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Higher costs for burial for non-synagogue members continue to be the norm in western Canada

Shaarey Zedek cemetery

By MYRON LOVE  A few weeks ago, I contacted the Shaarey Zedek Synagogue on behalf of a friend to inquire as to the cost of his funeral when the time comes (which hopefully is still quite a ways off). The quote I received was $16,000. That would include the plot, the Chevra Kadishe fees (for proper Halachic preparation of the body), transportation, digging the grave and perpetual care.

Now while this would appear to be a rather large chunk of change, the numbers are similar to those of Congregation Etz Chayim (which manages our community’s other three cemeteries – the Hebrew Sick, Rosh Pina and Bnay Abraham) and Beth Tzedec Congregation, which operates one of Calgary’s two Jewish cemeteries. (The rabbi’s or cantor’s fee there is an extra $500.)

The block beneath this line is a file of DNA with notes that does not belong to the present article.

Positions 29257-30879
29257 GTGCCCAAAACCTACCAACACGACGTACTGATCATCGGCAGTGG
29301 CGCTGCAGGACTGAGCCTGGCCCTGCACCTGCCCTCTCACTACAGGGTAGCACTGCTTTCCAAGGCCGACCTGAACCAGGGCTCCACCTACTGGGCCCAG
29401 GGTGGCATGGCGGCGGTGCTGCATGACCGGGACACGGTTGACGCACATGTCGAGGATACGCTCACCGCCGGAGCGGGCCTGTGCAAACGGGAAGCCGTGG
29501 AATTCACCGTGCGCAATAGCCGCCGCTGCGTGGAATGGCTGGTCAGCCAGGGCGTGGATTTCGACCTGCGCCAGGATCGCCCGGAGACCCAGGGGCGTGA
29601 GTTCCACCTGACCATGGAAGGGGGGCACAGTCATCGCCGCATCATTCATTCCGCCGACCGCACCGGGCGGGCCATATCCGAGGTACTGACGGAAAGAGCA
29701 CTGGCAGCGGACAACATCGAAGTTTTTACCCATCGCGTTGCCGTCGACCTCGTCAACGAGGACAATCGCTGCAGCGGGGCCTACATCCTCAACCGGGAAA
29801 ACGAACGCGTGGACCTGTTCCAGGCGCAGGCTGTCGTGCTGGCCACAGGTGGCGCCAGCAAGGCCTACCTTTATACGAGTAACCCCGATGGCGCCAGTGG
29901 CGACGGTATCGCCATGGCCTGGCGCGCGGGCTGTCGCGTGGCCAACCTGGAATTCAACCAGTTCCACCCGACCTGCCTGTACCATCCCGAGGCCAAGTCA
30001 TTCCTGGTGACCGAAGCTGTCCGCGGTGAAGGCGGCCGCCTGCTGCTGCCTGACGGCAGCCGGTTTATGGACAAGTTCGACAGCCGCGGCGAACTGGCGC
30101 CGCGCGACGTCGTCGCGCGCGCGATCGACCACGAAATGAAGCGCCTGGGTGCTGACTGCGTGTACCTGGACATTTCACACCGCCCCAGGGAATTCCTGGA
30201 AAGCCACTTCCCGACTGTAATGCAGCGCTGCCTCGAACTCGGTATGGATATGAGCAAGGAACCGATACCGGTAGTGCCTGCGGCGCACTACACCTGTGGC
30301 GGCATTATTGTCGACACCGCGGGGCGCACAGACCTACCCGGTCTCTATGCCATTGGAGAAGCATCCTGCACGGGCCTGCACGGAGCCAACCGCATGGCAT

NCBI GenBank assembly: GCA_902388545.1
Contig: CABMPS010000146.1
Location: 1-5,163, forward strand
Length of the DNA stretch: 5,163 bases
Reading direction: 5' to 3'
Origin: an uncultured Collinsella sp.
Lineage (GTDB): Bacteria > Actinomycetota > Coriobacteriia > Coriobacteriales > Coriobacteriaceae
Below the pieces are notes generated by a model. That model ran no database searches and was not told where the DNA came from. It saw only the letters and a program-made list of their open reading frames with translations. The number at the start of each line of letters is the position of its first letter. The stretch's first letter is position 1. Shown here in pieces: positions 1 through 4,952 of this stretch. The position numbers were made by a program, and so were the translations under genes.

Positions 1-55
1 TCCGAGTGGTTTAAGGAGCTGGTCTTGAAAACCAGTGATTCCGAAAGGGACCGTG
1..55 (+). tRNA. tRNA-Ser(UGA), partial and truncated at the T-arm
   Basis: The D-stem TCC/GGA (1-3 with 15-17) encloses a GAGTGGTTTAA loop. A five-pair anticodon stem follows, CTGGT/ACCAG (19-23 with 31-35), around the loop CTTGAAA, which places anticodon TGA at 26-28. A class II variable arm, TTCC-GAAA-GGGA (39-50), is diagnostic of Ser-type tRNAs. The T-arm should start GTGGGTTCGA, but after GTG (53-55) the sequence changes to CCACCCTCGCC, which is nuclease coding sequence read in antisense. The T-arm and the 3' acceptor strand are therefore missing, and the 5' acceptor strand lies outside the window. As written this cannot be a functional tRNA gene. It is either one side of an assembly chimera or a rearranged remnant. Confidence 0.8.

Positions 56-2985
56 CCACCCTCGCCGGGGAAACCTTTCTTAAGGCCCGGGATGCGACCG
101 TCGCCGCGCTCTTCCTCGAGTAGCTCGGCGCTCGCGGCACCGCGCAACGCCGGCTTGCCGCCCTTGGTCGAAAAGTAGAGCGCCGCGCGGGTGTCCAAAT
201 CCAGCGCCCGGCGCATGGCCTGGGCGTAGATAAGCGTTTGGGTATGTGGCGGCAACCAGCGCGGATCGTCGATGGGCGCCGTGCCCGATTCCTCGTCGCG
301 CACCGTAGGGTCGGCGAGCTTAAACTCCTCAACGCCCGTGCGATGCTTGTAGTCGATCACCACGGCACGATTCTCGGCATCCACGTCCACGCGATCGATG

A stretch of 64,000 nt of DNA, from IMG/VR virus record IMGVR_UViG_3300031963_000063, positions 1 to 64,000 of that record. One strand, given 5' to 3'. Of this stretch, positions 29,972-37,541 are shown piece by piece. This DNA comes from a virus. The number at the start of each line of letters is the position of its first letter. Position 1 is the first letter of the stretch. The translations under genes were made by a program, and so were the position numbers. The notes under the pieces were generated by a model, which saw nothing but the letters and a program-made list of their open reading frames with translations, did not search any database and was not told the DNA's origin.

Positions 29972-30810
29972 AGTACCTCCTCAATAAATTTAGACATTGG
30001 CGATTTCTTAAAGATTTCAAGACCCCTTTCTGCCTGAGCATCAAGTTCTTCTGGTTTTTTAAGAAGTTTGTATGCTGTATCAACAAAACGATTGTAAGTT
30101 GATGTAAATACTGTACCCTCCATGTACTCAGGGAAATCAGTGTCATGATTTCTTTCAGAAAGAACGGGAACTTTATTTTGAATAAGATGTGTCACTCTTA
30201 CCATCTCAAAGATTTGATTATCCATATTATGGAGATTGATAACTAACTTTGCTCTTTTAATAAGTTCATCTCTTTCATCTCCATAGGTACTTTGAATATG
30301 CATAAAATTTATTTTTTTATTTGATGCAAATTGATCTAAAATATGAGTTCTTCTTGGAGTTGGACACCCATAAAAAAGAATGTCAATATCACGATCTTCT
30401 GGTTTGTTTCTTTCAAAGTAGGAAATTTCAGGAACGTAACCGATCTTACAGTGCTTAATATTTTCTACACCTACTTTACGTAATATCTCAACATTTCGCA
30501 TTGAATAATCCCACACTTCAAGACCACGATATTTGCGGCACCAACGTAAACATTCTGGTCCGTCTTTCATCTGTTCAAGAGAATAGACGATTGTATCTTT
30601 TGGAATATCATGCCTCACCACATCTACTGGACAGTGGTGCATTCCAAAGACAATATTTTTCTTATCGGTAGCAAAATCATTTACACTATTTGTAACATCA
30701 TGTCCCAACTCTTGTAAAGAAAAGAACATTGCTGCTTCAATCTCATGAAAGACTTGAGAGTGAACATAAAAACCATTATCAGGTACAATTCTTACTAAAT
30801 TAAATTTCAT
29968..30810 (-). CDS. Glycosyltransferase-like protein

I would point out that those numbers are not a great deal higher than were reported in this paper ten years ago, when this writer last surveyed the cost of Jewish funerals across Canada. At that time, the top figure at Etz Chayim was just over $13,000.
What hasn’t changed is that the top line numbers apply to non-members of the synagogues – and that goes for most of the congregational-run cemeteries in the Prairie provinces. At Etz Chayim, for example, members pay $11,000 (as compared to about $8,500 in 2011). Shaarey Zedek members pay $12,000.
(We asked Rena Boroditsky, Executive Director of the Chesed Shel Emes, what happens in cases of an indigent individual. She responded: “SZ, Etz Chayim & Chesed absorb the cost of those without means , there’s a wide range of circumstances. The last several years Chesed has waived all or part of about 5 funerals per year. I’m sure the cemeteries have subsidized far more than that.”

At Calgary’s Beth Tzedec, members pay about $3,000 less. As well, the Calgary congregation has a “plot plan” whereby members in good standing who have been dues-paying members since the 1980s have the price of their plot waived – saving another $3,000.